You may not believe it but recent studies have shown that security bugs don’t just originate from our most recent technologies but rather from the oldest. This issue exists in the 20-year-old Windows Print Spooler that presents the opportunity for malware to be brought on to a PC. This is largely because the Spooler does not verify the legitimacy of the printer’s drivers, which is a huge flaw in the system that makes the PC vulnerable for attackers to install harmful drivers. Attackers get inside the network and replace the driver with a malicious file. When the users connect to the printer, the code is automatically delivered. This process continues to repeat and the malicious drivers spread quickly when the printer is shared on the network.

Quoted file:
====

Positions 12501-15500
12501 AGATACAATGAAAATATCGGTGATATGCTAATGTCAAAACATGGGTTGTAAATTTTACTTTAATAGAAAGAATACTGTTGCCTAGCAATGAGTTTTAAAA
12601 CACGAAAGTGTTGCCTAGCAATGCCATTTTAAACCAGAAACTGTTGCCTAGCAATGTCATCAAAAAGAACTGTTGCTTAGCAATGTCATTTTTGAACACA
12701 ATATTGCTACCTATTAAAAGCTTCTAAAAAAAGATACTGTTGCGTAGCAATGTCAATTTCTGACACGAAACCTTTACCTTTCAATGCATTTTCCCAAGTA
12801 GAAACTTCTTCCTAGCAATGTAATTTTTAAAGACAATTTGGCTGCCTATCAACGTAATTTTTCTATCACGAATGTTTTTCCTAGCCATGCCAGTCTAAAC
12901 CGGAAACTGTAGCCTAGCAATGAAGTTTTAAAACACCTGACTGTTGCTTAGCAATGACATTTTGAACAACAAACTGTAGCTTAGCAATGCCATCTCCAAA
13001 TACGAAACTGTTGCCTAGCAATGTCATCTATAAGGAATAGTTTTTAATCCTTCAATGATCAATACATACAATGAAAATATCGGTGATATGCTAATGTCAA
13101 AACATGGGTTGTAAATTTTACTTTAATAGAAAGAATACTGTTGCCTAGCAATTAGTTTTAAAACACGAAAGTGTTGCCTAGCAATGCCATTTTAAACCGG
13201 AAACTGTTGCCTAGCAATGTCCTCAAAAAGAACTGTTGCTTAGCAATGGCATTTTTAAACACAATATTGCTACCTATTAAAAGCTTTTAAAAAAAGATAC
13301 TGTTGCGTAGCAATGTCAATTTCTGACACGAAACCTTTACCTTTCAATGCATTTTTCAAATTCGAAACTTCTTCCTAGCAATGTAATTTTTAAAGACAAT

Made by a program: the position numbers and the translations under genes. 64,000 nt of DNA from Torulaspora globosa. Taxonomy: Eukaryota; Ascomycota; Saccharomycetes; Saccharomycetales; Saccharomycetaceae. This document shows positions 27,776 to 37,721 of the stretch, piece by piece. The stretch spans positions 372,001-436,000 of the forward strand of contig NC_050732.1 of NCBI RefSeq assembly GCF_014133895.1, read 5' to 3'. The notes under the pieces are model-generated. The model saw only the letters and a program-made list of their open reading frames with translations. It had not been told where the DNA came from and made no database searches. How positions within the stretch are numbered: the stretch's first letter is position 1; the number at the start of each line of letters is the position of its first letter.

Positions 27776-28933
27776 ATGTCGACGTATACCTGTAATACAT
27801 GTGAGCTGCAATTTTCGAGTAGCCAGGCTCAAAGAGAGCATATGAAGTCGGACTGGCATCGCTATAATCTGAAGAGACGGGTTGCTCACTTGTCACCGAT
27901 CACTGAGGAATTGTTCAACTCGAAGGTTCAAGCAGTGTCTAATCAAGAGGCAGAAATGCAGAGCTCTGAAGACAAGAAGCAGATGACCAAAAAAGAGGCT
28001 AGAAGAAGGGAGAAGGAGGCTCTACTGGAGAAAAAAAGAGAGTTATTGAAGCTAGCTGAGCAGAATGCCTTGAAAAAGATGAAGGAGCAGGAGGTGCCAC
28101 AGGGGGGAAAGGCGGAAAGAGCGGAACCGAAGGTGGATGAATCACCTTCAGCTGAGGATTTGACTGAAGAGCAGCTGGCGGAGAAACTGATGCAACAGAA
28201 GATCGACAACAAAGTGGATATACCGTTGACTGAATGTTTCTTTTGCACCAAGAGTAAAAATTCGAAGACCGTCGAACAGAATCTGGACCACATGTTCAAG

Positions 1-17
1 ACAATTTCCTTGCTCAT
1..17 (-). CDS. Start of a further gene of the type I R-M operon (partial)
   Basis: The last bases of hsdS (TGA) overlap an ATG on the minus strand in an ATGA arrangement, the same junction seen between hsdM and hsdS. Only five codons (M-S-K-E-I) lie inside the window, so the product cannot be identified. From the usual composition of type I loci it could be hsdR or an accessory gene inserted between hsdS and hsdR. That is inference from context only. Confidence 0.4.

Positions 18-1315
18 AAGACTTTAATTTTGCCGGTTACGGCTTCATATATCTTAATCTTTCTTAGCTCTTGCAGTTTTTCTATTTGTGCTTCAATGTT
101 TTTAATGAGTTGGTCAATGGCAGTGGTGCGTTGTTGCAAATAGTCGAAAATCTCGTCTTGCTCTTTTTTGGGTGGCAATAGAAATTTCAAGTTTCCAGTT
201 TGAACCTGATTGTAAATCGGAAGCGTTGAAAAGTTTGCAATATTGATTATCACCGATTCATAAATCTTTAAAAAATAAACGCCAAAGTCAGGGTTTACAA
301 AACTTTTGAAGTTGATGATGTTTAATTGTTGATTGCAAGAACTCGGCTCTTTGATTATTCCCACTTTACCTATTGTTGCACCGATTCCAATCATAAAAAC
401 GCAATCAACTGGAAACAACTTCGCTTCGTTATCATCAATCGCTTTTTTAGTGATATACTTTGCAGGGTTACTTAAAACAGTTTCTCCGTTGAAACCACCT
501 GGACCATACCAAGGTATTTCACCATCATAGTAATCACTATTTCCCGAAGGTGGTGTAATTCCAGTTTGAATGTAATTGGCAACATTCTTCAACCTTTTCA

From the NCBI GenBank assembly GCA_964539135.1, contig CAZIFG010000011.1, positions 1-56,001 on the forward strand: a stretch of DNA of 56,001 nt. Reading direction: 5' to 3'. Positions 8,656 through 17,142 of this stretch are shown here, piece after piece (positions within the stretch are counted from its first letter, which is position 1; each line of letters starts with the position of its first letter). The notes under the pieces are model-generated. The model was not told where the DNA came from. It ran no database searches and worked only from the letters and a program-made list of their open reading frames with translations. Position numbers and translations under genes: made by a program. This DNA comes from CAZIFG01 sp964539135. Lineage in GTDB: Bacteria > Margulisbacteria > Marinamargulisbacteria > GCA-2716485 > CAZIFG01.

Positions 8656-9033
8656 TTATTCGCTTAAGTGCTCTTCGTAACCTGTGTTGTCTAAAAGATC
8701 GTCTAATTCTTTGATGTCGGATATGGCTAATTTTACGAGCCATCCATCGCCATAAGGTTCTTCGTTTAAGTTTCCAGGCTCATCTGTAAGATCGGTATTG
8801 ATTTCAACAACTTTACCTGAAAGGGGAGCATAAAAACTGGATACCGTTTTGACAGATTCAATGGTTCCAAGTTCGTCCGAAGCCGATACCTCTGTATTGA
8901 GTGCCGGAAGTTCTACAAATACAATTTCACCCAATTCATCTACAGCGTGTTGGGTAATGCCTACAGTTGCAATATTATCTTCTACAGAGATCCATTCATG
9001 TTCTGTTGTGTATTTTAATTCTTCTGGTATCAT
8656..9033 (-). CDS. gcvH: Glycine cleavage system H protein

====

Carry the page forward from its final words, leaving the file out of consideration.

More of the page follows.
You may be wondering, how would the attacker get the driver in the printer?
- They hack a printer vulnerability
- They log-in to the printer using credential
- They advertise a fake printer on the network
Here are some actions to take for your protection:
- If you have Windows XP or earlier, you may want to be cautious of these attackers and consider replacing Windows XP as it has reached its end of life support and download official drivers from official sites
- Avoid public hotspots and other potential office networks where attackers can intervene without you knowing